Is 55: 1-11; Is 12: 2-6; 1 Jn 5: 1-9; Mark 1:7-11
One of the more tedious parts of performing a baptism is making sure that the paperwork is in order, and the names of the candidate and the godparents are correctly recorded in the register. Tedious though this is, it is a very important requirement, and not only because the candidate might need a baptism certificate in the future. Those whose names are recorded in the register are witnesses to a marvellous sacrament; they are witnesses to Christ acting to cleanse the candidate from sin. They are witnesses to Christ's promise of eternal life; they are witnesses to salvation.
The idea that a baptism should be witnessed is not an innovation of the Church; we are only following the example the Scriptures record of the baptism of Christ. The evangelists, no doubt, are recording the testimony of human beings who were present at that event. However there is much greater testimony than this.
At the baptism of Christ, God himself, Father, Son and Spirit, gives testimony. Testimony not that Jesus is cleansed from his sins---for he has none---but testimony that Jesus Christ is the beloved Son of God upon whom the Father's favour rests.
The testimony given by writing a name in a baptismal register is rather tame compared to the testimony given when the heavens are torn apart, the Spirit descends like a dove and a voice booms from the sky.
But the baptism of Christ is not the final revelation of God in Jesus Christ. Neither Christ's birth, nor his baptism are the reason why he came. Jesus came, St John tells us in our second reading,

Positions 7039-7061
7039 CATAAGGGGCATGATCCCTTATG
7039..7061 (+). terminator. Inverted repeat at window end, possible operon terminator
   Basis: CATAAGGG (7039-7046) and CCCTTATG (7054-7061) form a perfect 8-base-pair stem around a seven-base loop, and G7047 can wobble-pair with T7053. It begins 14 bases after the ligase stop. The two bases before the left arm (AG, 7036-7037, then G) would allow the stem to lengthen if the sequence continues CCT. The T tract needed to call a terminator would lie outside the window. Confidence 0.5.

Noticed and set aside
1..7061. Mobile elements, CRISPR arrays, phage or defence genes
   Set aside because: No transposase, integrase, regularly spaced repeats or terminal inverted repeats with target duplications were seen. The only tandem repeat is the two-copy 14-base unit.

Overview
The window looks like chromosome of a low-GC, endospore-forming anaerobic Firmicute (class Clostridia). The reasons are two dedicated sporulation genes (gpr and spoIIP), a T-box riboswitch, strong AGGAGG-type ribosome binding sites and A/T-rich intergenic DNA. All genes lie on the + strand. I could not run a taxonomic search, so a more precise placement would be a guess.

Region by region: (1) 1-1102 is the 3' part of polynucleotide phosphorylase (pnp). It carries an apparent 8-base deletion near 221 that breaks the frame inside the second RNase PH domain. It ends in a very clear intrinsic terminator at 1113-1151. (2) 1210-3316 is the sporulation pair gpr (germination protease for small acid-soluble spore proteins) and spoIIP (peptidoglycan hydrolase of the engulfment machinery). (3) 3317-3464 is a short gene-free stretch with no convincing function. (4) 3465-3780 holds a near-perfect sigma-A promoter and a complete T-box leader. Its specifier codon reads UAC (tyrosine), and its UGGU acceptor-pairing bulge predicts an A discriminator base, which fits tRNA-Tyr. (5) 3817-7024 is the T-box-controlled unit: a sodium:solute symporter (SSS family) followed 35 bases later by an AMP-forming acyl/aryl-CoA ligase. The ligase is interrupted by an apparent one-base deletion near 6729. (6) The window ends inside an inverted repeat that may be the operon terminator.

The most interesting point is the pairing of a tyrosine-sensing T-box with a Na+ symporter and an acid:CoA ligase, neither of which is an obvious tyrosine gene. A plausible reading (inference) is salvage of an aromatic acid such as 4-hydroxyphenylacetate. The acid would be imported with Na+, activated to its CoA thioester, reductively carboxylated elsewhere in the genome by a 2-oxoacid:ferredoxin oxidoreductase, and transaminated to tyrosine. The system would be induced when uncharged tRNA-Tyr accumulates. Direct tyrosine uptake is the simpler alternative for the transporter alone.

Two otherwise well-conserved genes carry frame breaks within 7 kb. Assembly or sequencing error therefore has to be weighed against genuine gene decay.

not with the water only,
by water and blood.
Jesus Christ came not only to be made man, and made manifest in his baptism, but to die on the Cross to save the human race. He came to reveal God's love for us, love that led Jesus Christ to die for us.
He opened the fountain of baptism that washes away our sins only by pouring out his blood, shown in the blood and water that flowed from his side after he was pierced by the soldier's lance. So both the water of his baptism and the blood of his crucifixion bear witness to the person and purpose of Jesus Christ.
St John adds to these witnesses a third, that of the Spirit. This is the same Spirit who is present in the form of a dove at the baptism, the same Spirit breathed forth by Jesus on the Cross, the same Spirit sent at Pentecost, and the same Spirit of truth that every Christian receives.
there are three witnesses, the Spirit, the water, and the blood; and these three agree.
Jesus is the Christ, the Son of God, the Word incarnate, who died to save us from sin.
These three witnesses remain with us in the Church today. In water we are baptised, we are cleansed from our sin by the power of Christ. We die with Christ and rise from the waters to new life with him in his Church.
With the blood of Christ, together with his body, in the sacrament of the Eucharist, we are present at the sacrifice that Jesus made of himself on the Cross, the sacrifice which atoned for our sins, and made effective the waters of baptism and all the other sacraments.
And the Spirit, though he is present in all we do, works in us especially through the sacrament of confirmation, where the Christian claimed for Christ in baptism is strengthen by the witness of the Spirit so that he himself can be a witness for Christ in an often hostile world.
So in these three sacraments of Christian initiation---Baptism, Confirmation and the Eucharist---we have received the divine witness to the person and mission of Jesus Christ, which we recall on this feast.
We receive and accept the testimony of human beings; how much more, then, should we receive and accept the testimony of God himself which is far greater, and ourselves be inspired to be witnesses to the marvellous things God has done for us.
By Fr. Benjamin Earl O.P.